I have yet to see a canned Epson profile, manufactured by Seiko software, that didn't map BP to 0 and would be curious if you have or know of Seiko, Epson profiles that report BP correctly.


But Epson also sometimes provides non Seiko profiles and these, for the limited ones I've looked at, map normally like this for the 3880.

Profile: "C:\WINDOWS\System32\Spool\Drivers\Color\SP3880 ECM MK v1.icc"
Descr: "SP3880 ECM MK v1" Ver: 2.0.0   Copyright: "Copyright X-Rite, Inc."
WP:  96.5  -0.7   1.0     BP_PI:  20.7   0.7   1.2    BP_RI:  20.9   0.6   1.0

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As for your third point on peculiar results, I haven't tinkered with X-Rite's patch sets, but I find when I generate a normal patch set using one of the numbers that Ethan Hansen recommended in a recent article, the performance of both colours and grayscale is usually very satisfactory within the luminance gamut of the printer/paper combination being tested, so I don't generally see the need to tinker with these tables.

I've found Ethan's patch sets to be quite good as well and appreciate the detailed breakdown he provided for I1Profiler's set of patch sizes. I've had very good results with them.
« Last Edit: September 06, 2017, 11:19:06 AM by Doug Gray »
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Mark D Segal

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Re: Optimizing i1 Profiler profiles
« Reply #4 on: September 06, 2017, 11:13:51 AM »

Well, that explains it - we've been looking at different profiles for different printers. The Epson printers I've been working with include the 3800/3880. 4900, SC-P800 and SC-P5000. The canned profiles I looked at for all these printers for a range of Epson papers are the ones made by Epson America. I *think* the ones you are looking at are made by Epson Japan. They aren't the same.
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Mark D Segal (formerly MarkDS)
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Doug Gray

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Re: Optimizing i1 Profiler profiles
« Reply #5 on: September 06, 2017, 11:46:33 AM »

Well, that explains it - we've been looking at different profiles for different printers. The Epson printers I've been working with include the 3800/3880. 4900, SC-P800 and SC-P5000. The canned profiles I looked at for all these printers for a range of Epson papers are the ones made by Epson America. I *think* the ones you are looking at are made by Epson Japan. They aren't the same.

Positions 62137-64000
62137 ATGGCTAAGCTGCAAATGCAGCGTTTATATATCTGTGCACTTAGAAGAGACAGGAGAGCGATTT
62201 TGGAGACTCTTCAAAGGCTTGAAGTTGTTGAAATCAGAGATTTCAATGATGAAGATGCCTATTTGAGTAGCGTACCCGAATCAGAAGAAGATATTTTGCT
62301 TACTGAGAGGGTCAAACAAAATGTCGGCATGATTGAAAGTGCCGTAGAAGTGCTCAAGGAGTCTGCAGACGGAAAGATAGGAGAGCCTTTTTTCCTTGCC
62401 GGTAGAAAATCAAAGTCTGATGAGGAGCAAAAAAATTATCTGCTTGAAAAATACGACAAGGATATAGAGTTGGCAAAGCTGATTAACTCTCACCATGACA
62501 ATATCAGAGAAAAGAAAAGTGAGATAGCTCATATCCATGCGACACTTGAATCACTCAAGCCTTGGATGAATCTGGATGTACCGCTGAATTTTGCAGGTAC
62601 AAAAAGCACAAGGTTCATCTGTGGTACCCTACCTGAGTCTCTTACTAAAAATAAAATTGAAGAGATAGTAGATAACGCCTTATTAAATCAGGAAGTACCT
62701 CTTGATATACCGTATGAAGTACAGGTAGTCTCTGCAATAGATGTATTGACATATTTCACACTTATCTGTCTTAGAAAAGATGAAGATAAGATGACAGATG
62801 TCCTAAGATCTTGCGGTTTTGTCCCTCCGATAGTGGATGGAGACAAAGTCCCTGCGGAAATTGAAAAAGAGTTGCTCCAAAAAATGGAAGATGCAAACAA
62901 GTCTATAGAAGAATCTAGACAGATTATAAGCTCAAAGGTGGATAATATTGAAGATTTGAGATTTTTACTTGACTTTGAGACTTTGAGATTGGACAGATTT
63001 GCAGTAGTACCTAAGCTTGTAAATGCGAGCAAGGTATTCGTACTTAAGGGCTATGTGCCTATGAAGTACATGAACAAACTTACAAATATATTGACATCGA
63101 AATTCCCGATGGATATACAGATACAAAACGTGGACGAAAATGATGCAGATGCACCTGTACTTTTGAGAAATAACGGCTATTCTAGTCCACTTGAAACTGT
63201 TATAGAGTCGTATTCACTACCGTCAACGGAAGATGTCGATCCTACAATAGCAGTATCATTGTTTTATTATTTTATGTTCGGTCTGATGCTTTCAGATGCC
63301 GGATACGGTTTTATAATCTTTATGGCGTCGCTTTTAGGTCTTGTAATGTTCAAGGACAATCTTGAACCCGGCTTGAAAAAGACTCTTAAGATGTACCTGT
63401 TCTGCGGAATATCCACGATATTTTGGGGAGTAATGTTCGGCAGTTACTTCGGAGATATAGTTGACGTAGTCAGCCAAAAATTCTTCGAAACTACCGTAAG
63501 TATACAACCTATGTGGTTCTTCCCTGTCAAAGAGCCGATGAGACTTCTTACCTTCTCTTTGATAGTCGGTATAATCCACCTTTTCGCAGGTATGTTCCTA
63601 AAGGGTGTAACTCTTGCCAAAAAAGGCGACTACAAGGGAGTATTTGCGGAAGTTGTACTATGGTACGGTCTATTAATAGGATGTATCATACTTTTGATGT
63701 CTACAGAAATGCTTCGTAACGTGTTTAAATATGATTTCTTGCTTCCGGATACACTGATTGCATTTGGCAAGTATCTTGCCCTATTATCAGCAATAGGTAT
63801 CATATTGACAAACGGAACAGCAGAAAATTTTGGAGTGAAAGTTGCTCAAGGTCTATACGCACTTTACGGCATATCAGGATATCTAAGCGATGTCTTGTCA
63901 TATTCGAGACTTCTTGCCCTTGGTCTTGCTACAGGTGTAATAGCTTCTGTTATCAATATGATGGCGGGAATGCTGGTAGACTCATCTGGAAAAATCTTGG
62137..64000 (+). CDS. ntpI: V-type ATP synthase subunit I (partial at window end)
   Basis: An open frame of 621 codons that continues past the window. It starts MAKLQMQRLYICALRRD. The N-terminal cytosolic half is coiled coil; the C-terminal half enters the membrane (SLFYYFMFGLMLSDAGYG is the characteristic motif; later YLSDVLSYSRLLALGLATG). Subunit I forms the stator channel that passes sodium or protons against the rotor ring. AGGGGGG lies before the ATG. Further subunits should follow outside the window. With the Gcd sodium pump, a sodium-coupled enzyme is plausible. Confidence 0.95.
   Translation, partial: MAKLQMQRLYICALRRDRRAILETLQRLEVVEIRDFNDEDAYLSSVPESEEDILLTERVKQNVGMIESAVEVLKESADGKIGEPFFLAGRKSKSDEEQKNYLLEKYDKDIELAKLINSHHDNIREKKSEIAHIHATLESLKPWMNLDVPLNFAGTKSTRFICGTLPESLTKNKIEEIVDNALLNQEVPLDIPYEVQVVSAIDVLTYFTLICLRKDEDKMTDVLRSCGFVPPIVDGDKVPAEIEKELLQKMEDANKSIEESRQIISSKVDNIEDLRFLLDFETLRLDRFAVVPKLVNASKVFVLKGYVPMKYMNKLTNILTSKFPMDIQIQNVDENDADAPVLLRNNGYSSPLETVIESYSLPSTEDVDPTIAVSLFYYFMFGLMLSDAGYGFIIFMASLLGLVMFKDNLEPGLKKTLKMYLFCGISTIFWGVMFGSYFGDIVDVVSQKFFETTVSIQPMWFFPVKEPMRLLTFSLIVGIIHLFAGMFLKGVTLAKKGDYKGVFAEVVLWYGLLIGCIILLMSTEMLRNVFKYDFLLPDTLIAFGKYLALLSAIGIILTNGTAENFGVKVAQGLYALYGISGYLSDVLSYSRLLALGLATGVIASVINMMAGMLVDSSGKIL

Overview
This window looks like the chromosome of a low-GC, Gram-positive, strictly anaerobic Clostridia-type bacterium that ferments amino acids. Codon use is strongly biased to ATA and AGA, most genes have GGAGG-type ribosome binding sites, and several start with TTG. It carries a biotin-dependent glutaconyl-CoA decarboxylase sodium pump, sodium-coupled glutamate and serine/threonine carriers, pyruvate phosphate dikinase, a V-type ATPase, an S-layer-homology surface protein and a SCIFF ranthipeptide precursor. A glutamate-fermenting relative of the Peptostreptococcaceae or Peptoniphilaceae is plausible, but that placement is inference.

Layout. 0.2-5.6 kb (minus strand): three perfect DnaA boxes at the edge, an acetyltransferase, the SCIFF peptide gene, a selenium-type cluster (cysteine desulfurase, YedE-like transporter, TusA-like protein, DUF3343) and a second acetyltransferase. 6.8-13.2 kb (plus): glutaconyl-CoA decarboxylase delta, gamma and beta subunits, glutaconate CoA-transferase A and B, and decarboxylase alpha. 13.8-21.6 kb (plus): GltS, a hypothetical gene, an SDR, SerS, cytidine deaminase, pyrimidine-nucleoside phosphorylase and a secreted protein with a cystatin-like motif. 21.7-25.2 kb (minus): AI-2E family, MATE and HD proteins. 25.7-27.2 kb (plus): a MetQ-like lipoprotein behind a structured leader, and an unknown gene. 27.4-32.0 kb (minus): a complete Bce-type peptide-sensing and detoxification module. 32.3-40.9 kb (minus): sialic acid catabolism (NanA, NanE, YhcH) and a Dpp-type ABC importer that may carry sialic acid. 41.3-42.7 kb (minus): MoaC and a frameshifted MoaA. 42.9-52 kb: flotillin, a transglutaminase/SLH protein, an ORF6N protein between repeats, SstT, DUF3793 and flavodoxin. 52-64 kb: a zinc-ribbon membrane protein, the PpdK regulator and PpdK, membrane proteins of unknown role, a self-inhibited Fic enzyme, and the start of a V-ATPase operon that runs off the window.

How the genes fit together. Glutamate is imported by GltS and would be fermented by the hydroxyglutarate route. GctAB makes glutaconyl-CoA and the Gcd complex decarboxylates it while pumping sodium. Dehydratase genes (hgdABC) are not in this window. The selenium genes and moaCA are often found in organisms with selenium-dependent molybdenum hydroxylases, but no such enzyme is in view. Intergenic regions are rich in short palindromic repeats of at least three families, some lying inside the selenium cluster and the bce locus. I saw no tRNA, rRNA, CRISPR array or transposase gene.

Could well be. They were the ones installed by default with the printer drivers. The ones that exhibit this also are subjects of Andrew Rodney's discourse on profiles: "Not All Profiles are Created the Same." where these map Bill Atkinson's "blue ball" to black. Pretty much the entire blue ball is OOG with L* < 1. Since the Seiko profiles rescale the BP to 0 on the Rel Col tables, black, or close to it because of their low L*, is the proximate gamut surface point for these OOG colors.

I haven't used canned profiles much since 2006 and don't have the problem with ones I made with XRite or Gretag MacBeth's PM5.  I really only noticed this later when using Abs Col to print specific colors.

As for Ethan's set of patch colors I1Profiler offers. I am getting slightly better results with patch sets that have equal steps for R,G, and B. as opposed to the next larger patch set with G being one more than R and B. Can't say for sure yet. Also, I have not checked the patch sets with max, near neutrals for the anomaly I linked to that shows up as a major problem in their Perceptual mapping. Perhaps I'll revisit that with the profiles I've made using the Isis XL.

I've made some targets that work for both the Isis 2 and I1Pro 2 by adding black bars on the Isis target sheet edges and using 8mm patches instead of the default 6mm. These provide registration for the I1Pro 2 but are ignored by the Isis which uses "diamonds" on each row to align vertically and horizontally. Very handy for comparing I1Pro 2 and Isis inter-instrument consistency.